Nikkatsu Studios has produced some of the most stylish, anarchic and influential Japanese movies of the past 100 years, most notably during its counter culture heyday in the 1950s and 1960s. To mark its centenary, the BFI is staging a month-long retrospective of some of the greatest hits from the notorious Season in the Sun. From Suzuki Seijun's Branded to Kill
to Imamura Shohei's Pigs and Battleships
, this is a rare opportunity for UK audiences to see some absolute cult classics on the big screen in beautiful 35mm.
But don't take my word for it, just read programme curator Jasper Sharp's impassioned introduction from the BFI website:
The oldest of Japan's film studios, Nikkatsu was established in 1912 as the Japan Cinematograph Company (Nippon katsudo shashin kaisha). Home to 'father of Japanese cinema' Shozo Makino, it fostered early directors like Kenji Mizoguchi, Daisuke Ito and Tomu Uchida, until restructuring of the industry by the wartime government in 1942 saw its production facilities hived off to form the new Daiei Corporation, with Nikkatsu surviving only in an exhibition capacity.
In 1954, Nikkatsu resumed production, rising phoenix-like under the guidance of studio head Kyusaku Hori to carve out a unique identity in the highly competitive market of the postwar Golden Age. Its breakthrough came with the 1956 double whammy of Takumi Furukawa's Season of the Sun and Ko Nakahira's Crazed Fruit, kicking off a boom in so-called 'Sun Tribe' (taiyôzoku) movies. Such films, with their controversial youths-on-the-loose narratives and sunny beachside settings providing a Japanese mirror to Hollywood titles like Rebel Without a Cause and Blackboard Jungle, were emblematic of a new era of carefree hedonism and sexual liberation for a generation of postwar baby-boomers, and were soon emulated by other studios.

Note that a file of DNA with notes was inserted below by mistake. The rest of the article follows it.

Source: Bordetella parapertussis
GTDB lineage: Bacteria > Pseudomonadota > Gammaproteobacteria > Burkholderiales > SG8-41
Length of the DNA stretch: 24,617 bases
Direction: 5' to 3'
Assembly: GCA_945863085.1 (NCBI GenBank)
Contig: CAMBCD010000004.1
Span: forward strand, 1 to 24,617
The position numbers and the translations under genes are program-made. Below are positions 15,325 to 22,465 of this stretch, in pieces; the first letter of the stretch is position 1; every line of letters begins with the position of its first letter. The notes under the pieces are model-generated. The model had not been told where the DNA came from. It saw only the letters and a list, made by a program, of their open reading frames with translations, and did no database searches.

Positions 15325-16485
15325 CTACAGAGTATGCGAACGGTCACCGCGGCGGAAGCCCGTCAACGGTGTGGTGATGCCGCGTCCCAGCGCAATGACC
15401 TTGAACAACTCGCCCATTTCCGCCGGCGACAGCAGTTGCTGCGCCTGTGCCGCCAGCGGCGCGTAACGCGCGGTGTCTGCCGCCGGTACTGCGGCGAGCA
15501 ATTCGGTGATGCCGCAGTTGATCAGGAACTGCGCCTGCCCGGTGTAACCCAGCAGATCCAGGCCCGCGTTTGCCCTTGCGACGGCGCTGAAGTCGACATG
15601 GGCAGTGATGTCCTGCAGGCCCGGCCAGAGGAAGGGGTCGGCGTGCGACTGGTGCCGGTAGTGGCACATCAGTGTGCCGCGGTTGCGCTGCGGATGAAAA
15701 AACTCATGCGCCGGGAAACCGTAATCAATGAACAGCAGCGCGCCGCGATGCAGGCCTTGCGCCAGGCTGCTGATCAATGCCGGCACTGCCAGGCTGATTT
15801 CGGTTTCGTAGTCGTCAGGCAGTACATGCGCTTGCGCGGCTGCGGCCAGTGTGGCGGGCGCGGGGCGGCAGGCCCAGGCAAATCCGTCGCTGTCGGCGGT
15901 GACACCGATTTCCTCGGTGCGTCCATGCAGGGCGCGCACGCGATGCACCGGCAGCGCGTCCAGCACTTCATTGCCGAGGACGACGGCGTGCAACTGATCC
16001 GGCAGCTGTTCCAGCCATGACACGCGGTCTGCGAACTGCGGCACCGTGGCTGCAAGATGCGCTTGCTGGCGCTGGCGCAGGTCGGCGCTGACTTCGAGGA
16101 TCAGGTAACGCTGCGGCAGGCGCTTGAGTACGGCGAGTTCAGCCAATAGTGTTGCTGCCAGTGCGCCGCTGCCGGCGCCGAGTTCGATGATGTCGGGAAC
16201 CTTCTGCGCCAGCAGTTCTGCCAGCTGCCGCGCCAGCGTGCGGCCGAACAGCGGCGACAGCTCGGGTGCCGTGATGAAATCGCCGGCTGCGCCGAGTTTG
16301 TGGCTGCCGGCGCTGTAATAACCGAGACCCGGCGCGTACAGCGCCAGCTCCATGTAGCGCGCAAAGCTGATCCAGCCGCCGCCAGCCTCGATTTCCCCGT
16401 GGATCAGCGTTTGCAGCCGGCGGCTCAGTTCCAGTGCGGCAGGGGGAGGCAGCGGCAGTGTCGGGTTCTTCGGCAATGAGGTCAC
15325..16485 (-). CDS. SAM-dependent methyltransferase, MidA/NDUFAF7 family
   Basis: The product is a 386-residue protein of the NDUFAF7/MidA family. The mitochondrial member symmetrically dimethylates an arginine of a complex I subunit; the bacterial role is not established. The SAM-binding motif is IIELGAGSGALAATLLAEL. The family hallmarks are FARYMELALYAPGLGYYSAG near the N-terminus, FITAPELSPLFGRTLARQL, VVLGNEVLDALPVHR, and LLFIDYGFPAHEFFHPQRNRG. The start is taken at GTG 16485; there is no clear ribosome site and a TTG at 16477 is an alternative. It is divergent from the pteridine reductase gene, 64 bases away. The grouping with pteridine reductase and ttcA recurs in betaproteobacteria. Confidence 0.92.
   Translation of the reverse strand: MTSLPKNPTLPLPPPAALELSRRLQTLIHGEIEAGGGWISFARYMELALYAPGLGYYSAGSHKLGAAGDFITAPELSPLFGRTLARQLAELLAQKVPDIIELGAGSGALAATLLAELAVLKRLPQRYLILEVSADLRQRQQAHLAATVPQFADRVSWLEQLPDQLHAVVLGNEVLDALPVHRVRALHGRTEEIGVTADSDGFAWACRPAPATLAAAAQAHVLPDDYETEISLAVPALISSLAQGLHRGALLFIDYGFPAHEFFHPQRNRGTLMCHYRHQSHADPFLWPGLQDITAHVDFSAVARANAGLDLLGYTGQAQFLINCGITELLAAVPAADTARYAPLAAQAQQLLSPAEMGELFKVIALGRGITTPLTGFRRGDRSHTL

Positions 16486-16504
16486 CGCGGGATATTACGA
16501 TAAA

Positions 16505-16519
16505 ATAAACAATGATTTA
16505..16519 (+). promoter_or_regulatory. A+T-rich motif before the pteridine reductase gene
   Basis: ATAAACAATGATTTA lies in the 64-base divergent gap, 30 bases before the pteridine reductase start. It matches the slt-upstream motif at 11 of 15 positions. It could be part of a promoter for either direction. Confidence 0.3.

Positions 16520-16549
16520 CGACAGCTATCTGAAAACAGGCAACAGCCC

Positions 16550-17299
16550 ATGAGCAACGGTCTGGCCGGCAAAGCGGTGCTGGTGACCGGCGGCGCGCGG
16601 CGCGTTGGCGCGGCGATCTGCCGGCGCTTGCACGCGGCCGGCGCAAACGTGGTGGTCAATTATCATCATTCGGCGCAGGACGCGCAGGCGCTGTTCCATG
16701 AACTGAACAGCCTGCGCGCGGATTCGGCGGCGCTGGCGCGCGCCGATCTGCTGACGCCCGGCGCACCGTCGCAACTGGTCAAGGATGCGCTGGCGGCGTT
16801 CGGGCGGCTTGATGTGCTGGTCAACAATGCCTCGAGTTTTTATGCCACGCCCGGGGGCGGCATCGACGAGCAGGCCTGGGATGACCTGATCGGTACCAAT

In the 1960s, Nikkatsu cultivated its 'Borderless Action' (mukokuseki akushun) brand - the onscreen worlds drawing from American and European cinema and bearing little resemblance to contemporary Japanese reality. Produced at a conveyer-belt pace by directors including Koreyoshi Kurahara, Toshio Masuda and Takashi Nomura and featuring the company's 'Diamond Line' roster of matinee idols like Yujiro Ishihara, Hideaki Nitani, Akira Kobayashi and Jo Shishido, these gaudy mash-ups of genres including musicals, film noir, gangster movies and even American Westerns defined the company's product against its rivals. While the playful populism of most of its productions saw them fall beneath the radar of international critics, Nikkatsu's output as a whole remained eccentric enough to spawn talents such as Shohei Imamura and Seijun Suzuki.
With the steady loss of innocence across the decade marked by the collapse of the Japanese studio system at its end, an era in Japanese cinema came to an end, although it would be Nikkatsu, arguably, who defined the new one too, when from 1971 onwards, it launched its new Roman Porno erotic line.
The festival kicks off this coming weekend with a screening of Suzuki Paradie: Red Signal
from Kawashima Yuzo (whose Bakumatsu Taiyo-den
was recently released in the UK by Masters of Cinema) and Furukawa Takumi's seminal Season of the Sun
. Other highlights include A Colt is My Passport
, Stray Cat Rock: Sex Hunter
and a treasure trove of lesser known classics just waiting to be discovered.
For the full cultural experience, don't miss Sharp's introductory lecture on 3rd June. If anyone knows this stuff, you better believe it's the author of Behind the Pink Curtain: The Complete History of Japanese Sex Cinema
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